LOW-PROFILE BRACES. During the 1970s, doctors in Boston developed a brace that extends from under the arms to the hips. Variations of this brace are known as thoracolumbar-sacral orthoses (TLSOs), the Boston brace, the low-profile brace, and the underarm brace. The orthosis consists of a plastic corset with pressure pads attached to the inside. The original braces opened from the back. Current models open in the front or back. However, the back-opening orthosis generally keeps the pelvis in place. This reduces the flattening of the lower back that can occur when scoliosis is treated with an orthosis.

Patients wear the underarm brace for much of the day. This orthosis is regarded as low-profile because it is not visible when worn under clothes.

THE CHARLESTON NIGHTTIME BENDING BRACE. This orthosis developed in 1979 forces the spine to one side. It is held in place away from the direction of the spinal curve. The bending brace is curved and is designed to be worn only at night when the patient sleeps. Most patients have no trouble sleeping in this brace once they have adjusted to wearing it. In addition, many young patients appreciate the option of wearing th brace only at home and going to school without wearing a brace.


The overall length of time for wearing a spinal orthosis depends on the patient's age and condition. If the brace stops the progression of scoliosis, the patient wears an orthosis until reaching skeletal maturity (around age 15 or 16). The orthopedist or other health professional will determine the amount of wearing time when a brace is used to treat other conditions. While daily wearing times will also vary by the patients, there are set times for how long orthoses should be worn during treatment for scoliosis.

Scoliosis treatment

Orthopedists are divided about how long some spinal orthoses should be worn each day to treat scoliosis. While some doctors believe that the brace must be worn fulltime, others maintain that part-time bracing can be effective. In some cases, this recommendation is based on the patient's condition and age. In other cases, the health care team realizes that young patients embarrassed by the awkward Milwaukee brace may stop wearing it. In these situations, doctors believe that a shorter wearing time or a split schedule could be more effective.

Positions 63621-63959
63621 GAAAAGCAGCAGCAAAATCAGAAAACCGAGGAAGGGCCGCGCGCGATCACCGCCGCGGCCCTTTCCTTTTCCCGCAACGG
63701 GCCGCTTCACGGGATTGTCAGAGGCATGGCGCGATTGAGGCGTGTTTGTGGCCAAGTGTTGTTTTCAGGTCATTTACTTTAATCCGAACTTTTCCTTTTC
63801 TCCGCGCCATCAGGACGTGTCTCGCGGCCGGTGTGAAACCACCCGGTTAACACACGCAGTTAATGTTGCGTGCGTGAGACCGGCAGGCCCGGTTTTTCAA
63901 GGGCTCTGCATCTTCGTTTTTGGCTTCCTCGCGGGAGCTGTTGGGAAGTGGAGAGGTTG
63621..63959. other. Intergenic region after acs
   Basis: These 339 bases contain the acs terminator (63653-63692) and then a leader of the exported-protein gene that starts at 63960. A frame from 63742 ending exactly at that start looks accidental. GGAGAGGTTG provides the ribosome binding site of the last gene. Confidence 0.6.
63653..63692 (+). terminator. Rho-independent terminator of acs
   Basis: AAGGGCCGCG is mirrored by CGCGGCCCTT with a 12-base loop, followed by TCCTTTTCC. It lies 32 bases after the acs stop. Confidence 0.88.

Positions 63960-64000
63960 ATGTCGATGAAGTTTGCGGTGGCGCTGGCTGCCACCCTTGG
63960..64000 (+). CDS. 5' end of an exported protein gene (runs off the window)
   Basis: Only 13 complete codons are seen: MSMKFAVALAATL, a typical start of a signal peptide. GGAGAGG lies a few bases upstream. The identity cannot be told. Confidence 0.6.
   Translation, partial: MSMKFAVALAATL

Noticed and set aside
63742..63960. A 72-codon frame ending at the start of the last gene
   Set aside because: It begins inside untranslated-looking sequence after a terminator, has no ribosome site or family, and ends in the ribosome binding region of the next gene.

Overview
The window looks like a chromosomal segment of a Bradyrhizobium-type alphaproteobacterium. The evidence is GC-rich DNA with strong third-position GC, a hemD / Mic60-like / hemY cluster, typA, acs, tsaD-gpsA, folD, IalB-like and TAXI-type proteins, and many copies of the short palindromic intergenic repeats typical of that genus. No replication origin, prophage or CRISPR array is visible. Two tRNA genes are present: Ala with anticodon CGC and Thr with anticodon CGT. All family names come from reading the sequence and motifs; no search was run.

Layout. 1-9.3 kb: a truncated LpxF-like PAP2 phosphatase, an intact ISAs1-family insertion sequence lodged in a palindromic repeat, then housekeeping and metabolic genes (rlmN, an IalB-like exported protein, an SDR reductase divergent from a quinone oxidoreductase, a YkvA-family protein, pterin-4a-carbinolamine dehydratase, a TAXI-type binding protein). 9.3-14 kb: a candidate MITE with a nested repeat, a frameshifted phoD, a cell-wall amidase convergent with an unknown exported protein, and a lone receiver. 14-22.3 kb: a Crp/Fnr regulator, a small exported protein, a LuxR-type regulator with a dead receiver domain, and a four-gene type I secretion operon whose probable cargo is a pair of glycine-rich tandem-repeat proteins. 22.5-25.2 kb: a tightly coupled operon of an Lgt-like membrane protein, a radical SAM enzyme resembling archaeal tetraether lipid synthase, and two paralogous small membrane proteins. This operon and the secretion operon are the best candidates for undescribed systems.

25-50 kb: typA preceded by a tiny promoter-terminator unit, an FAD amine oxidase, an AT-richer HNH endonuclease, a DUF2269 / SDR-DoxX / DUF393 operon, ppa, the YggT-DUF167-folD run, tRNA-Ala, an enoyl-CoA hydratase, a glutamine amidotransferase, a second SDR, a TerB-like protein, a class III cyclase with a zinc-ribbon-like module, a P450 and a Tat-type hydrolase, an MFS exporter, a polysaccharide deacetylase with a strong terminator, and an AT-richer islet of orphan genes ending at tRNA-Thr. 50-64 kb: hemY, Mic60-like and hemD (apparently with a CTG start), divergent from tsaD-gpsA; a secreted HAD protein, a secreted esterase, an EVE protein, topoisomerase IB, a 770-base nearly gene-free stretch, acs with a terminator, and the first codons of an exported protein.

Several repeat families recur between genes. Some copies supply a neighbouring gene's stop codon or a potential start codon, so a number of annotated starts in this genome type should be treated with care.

For fulltime bracing to stop the progression of scoliosis, the daily wearing time is:

  • 22-23 hours for the Milwaukee brace. The patient can remove the orthosis when bathing. Some doctors allow the patient to remove the brace when exercising; others say that it can be worn while doing some exercises.
  • 20 hours for the Boston brace. Daily wearing time of 16 hours may be effective. However, reduced time could increase the risk of curve progression.
  • During the eight to nine hours of sleep for the Charleston bending brace.


Patients should be told that it takes time to adjust to wearing an orthosis. A light shirt or other article of clothing should be worn under the brace because the appliance should not touch the skin. The health care team should realize that patient compliance is a crucial part of treatment, especially during treatment of scoliosis. Younger patients should be counseled about the importance of their treatment. They should be consulted about the type of orthosis chosen and advised about how to make adjustments to wardrobe so that they feel they fit in.

Furthermore, the patient should be advised to exercise regularly. Exercise helps to preserve spinal motion and keeping adjacent muscles strong.


For scoliosis braces, adjusting the tension on chest straps may be necessary. In addition, the spinal orthosis will need to be adjusted as the patient grows. Generally, a brace needs to be replaced after 15 months.


Disc —A circle of cartilage located between vertebrae in the spine.

Torso —The trunk of the human body, the area exclusive of the head and limbs.